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Rural employment scheme may come under CVC ambit

Rural employment scheme may come under CVC ambit
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First Published: Sun, Sep 12 2010. 09 08 PM IST
Updated: Sun, Sep 12 2010. 09 08 PM IST
New Delhi: The Union government plans to empower the Central Vigilance Commission (CVC), which currently oversees the work of state agencies and state-owned companies, to investigate complaints against its flagship rural jobs scheme.
The Mahatma Gandhi National Rural Employment Guarantee Scheme (MGNREGS) promises 100 days of annual work to one member of every rural household.
CVC currently has to route complaints about irregularities in the scheme’s execution to a state chief secretary or the rural development ministry, which oversees the scheme.
“CVC can’t ask for a report. Meetings have been held between CVC and the rural development ministry regarding a way that CVC oversight can be included in the guidelines for devolution of funds,” a person aware of the development said. “If a serious complaint is made then CVC would be authorized to look into the matter and inquire.”
“Some discussions are taking place. We are in the process of holding discussions,” said B.K. Sinha, secretary, rural development ministry. “I cannot say anything more as of now, till discussions are over.”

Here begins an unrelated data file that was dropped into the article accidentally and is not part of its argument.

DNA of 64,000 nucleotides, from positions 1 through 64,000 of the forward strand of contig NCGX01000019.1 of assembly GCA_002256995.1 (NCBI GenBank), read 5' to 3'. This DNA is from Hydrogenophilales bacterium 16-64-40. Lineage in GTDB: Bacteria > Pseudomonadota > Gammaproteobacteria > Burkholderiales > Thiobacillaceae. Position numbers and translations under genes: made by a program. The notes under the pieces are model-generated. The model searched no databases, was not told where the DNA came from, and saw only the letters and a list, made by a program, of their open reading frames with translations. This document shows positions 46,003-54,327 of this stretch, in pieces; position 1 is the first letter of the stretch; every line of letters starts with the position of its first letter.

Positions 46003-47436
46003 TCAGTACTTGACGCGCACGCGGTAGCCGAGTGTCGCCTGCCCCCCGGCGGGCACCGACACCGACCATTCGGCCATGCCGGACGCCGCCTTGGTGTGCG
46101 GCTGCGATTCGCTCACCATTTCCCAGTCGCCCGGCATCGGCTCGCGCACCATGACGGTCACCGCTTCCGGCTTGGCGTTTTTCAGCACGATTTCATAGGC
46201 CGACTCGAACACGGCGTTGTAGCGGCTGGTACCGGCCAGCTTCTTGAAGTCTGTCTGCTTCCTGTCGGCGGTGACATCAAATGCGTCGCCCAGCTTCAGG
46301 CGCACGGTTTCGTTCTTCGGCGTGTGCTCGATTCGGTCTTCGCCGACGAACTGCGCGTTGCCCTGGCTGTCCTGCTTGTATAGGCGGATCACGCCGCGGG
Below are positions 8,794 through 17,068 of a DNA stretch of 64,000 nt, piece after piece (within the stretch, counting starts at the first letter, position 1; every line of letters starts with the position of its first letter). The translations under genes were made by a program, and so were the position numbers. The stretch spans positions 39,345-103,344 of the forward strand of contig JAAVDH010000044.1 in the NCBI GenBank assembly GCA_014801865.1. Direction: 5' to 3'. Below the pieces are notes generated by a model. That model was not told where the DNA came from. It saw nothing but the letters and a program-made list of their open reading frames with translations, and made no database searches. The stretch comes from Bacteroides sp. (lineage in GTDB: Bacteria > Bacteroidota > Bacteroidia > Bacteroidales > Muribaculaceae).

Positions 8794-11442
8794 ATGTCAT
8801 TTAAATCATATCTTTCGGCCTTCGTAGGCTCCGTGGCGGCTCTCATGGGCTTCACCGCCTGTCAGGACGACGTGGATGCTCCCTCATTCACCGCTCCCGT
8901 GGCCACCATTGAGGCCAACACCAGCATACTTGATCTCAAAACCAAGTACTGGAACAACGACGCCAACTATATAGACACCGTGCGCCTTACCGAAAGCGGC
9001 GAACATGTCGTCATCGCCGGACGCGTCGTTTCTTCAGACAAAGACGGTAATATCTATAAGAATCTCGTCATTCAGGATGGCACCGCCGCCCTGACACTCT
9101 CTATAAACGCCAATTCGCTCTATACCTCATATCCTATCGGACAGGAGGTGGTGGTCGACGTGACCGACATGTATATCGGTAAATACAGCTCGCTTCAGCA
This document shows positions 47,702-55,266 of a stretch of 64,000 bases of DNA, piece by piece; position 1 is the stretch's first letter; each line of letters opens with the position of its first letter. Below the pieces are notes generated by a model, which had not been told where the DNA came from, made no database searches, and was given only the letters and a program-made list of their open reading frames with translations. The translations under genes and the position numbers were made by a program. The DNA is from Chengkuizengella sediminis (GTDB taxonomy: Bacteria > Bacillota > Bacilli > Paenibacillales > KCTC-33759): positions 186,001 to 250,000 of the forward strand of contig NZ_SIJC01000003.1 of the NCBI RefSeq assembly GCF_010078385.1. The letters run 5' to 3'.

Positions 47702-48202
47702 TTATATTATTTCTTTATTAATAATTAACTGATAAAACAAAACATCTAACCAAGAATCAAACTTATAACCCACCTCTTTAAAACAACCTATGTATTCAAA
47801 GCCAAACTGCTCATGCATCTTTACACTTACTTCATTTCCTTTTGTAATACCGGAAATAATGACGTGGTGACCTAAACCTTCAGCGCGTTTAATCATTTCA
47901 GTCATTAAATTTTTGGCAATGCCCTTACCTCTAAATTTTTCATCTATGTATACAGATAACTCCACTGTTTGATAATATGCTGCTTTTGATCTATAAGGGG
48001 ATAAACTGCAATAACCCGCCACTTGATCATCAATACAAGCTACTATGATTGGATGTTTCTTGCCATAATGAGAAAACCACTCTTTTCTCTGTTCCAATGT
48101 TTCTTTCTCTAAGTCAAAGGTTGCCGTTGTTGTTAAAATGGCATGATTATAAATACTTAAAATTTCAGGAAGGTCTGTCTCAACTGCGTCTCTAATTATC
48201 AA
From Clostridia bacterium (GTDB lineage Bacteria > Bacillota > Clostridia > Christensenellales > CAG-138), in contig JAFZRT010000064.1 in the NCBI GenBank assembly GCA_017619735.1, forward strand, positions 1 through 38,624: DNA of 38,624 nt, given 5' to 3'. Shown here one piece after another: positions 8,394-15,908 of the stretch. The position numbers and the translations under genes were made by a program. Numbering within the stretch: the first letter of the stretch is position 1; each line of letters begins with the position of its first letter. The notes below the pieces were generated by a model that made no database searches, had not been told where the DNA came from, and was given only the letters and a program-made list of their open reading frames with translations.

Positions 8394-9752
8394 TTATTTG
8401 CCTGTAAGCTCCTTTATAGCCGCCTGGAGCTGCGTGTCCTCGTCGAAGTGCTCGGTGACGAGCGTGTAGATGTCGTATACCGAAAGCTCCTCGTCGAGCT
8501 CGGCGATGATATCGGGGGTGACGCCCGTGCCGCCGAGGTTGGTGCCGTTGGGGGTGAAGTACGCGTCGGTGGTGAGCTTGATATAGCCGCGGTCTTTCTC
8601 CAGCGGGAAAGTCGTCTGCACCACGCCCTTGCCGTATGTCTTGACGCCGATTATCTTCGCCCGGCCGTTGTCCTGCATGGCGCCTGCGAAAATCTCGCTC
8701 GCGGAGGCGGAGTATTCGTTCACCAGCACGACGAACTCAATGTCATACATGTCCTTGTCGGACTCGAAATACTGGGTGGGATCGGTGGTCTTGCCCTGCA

Launched in 2006, the employment scheme has provided jobs to more than 25 million households. But it has also faced charges of corruption, delayed wage payments and misuse of funds, among other complaints.
The rural development ministry had received 1,396 complaints about irregularities in the implementation of the scheme, according to figures until August.
It has appointed national monitors to look into these complaints, and asked state governments to appoint ombudsmen for redressing grievances, conducting audits, setting up district-level vigilance panels and introducing independent monitoring by eminent citizens.
To evaluate the scheme, the government has also set up the Central employment guarantee council as well as state employment guarantee councils. It now plans to institute gram nyayalayas, or rural courts, where MGNREGS beneficiaries can lodge their complaints.
The ministry recently came up with several proposals to improve the execution of the job scheme, such as running it alongside rural literacy programmes and rolling out a global positioning system-enabled plan of biometric attendance for workers within a year.
Experts said the plan to allow CVC to investigate MGNREGS-related complaints will, at best, have a limited impact.
“Sure this would help because CVC can investigate, prepare reports etc. However, the problem with CVC has been that it does not have any formal powers. It can merely investigate and find out things. We need someone who cannot just investigate but also file charges and proceed. At least for MGNREGS, the government should give CVC not just investigative but also prosecutory powers if we are to see any results,” said S.L. Rao, former director general of the National Council of Applied Economic Research.
The Centre has allocated Rs.1.32 trillion to the scheme since it was launched. Allocation in the current budget is Rs.40,100 crore.
rahul.c@livemint.com
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First Published: Sun, Sep 12 2010. 09 08 PM IST